Documenting the experiences of a typical Midwesterner struggling to read the Qur'an, understand Islamic extremism and its effects on American politics.
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Friday, August 27, 2004
The hypocrisy of hate
(Crossposted to: LGF Watch Watch)

There seems to be a lot of criticism going around the Blogsphere lately for LGF and other sites devoted to exposing the evil that Islamic Extremists are doing in the world. The criticism spans the spectrum from the LGF Watch kids to the reasonable Bjørn Stærk.

Here are some of the posts I am talking about, starting with the Instalanched post by Bjørn Stærk.

Bjørn Stærk
Winds of Change
Crooked Timber

The list goes on...

The core of the argument seems to rely on 2 points. The straw man of "Ban Islam" or "Nuke Mecca" is invoked and insinuated that this is the opinion of the entire readership. Then it is suggested that those leaving comments do not do enough to squelch free speech of the fringe element on the site. Usually a few comments (from the thousands of comments entered daily) are held up as proof that every reader is an Islamaphobe and racist. This is usually followed by a call to moderation and to tolerate Muslims in the US. A similar call for "moderate Muslims" to speak out against their extremists is only mentioned as a token, throwaway remark, if at all. Here are some examples from the above posts:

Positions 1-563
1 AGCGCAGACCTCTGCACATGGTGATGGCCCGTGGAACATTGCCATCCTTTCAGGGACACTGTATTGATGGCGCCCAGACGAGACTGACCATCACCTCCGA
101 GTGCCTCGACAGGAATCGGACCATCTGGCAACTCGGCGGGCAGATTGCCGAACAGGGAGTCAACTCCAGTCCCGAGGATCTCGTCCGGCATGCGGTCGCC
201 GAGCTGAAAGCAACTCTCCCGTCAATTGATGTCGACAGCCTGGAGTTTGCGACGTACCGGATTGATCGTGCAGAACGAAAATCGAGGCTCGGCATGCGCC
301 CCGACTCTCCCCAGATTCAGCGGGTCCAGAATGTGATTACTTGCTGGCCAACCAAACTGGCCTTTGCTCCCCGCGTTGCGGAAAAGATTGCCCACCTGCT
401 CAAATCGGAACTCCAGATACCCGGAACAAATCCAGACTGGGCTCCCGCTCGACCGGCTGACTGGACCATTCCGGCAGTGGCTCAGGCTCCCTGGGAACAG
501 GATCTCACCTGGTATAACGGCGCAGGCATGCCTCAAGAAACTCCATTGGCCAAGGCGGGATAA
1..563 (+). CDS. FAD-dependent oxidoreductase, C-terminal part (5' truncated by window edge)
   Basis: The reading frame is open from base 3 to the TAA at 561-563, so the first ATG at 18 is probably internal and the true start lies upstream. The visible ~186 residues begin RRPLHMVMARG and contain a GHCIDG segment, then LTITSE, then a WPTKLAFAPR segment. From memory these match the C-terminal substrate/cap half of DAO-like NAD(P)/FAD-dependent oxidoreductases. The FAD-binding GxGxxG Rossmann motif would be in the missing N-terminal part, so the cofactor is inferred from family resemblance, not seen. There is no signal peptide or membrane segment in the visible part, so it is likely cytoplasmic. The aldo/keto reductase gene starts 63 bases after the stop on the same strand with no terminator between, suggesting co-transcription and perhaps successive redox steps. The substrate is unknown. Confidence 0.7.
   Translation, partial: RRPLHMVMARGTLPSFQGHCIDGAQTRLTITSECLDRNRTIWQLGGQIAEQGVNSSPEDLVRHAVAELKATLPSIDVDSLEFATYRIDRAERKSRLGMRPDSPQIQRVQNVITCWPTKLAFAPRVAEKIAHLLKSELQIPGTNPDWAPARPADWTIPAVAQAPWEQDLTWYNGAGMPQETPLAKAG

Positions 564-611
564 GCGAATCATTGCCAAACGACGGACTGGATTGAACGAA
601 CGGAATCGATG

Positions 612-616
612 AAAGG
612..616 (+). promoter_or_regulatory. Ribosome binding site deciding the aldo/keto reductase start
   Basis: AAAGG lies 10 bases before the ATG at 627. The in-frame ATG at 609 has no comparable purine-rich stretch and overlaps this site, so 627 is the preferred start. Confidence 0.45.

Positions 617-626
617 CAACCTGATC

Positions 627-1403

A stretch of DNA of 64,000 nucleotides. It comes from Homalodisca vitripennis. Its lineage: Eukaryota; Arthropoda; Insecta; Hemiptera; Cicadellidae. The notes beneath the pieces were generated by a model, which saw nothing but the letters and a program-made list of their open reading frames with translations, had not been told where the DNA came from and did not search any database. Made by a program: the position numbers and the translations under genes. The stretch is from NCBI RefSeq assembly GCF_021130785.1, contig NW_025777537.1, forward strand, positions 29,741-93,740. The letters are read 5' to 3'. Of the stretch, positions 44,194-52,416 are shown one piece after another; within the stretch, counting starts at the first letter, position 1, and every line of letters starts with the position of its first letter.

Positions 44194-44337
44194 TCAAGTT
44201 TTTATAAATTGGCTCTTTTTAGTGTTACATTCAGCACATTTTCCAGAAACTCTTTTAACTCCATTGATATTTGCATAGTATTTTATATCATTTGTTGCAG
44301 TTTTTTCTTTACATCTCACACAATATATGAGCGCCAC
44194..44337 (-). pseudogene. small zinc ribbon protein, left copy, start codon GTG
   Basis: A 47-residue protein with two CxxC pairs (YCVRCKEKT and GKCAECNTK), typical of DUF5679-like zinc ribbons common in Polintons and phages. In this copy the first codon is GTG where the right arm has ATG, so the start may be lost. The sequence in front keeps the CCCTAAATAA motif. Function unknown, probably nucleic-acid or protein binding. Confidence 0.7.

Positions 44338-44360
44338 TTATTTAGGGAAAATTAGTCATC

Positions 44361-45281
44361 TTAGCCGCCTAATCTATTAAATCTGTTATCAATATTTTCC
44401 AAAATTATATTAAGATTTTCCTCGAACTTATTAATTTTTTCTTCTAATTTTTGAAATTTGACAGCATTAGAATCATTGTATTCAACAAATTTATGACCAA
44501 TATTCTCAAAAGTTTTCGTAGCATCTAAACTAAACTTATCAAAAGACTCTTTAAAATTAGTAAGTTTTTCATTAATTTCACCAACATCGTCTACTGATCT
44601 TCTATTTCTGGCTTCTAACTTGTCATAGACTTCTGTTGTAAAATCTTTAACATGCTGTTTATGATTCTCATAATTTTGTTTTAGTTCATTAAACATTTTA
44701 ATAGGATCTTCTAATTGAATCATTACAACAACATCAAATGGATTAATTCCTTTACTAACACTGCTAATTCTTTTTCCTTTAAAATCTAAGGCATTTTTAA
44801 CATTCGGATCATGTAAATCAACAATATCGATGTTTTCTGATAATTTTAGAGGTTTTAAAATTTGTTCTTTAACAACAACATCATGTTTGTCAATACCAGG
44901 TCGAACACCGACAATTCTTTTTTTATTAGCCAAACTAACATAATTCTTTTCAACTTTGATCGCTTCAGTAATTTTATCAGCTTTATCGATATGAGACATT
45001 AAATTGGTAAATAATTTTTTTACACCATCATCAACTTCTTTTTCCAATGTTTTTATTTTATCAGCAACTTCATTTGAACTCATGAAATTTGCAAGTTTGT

Bjørn Stærk:
This is the kind of writing that is produced when ignorance meets paranoia and anger. I've written before about how belief in an Islamic essence that supercedes the behavior of actual Muslims leads people to making sloppy generalizations about Islam.

Bjørn needs to look no further than his comments for the sloppiest of generalities of the critics of Islam. Commenter "Salahudin" has a habit of calling anyone that disagrees with him a "Jew". I don't hold Bjørn accountable for his comments section (as he does Charles, indirectly), but it is very instructive to read this person's posts to this follow up article.

More Bjørn:
Conspiracy theories are a subset of bad history. The list above is the religious equivalent of a conspiracy theory.

If Bjørn wants to talk about conspiracy theories, he need look no further than the Qur'an and the claim that Jesus Christ was spared by Allah from the cross and another look-alike was placed there to die in his place. The point being that he is barking up the wrong tree.

Gary Farber of Winds of Change says that Bjørn's original post is "immensely important" and "I didn't rewrite what Bjørn Stærk wrote because I didn't have to. So go read it, please.". He then goes on to cherry pick some comments to prove his point.

What is unsaid about this topic is that Islamic Extremists are not to be held up to the same standards that we in the west hold ourselves. While I believe that we (westerners) should always hold ourselves up to high standards of conduct and morality, I cannot stand idle while an entire movement grows in the shadows cast by our "moral blind spot". It may look ugly to criticize a religion or racial group, it is my opinion that we need to face the facts and confront those willing to destroy our civilization. (Yes, I feel it is THAT important)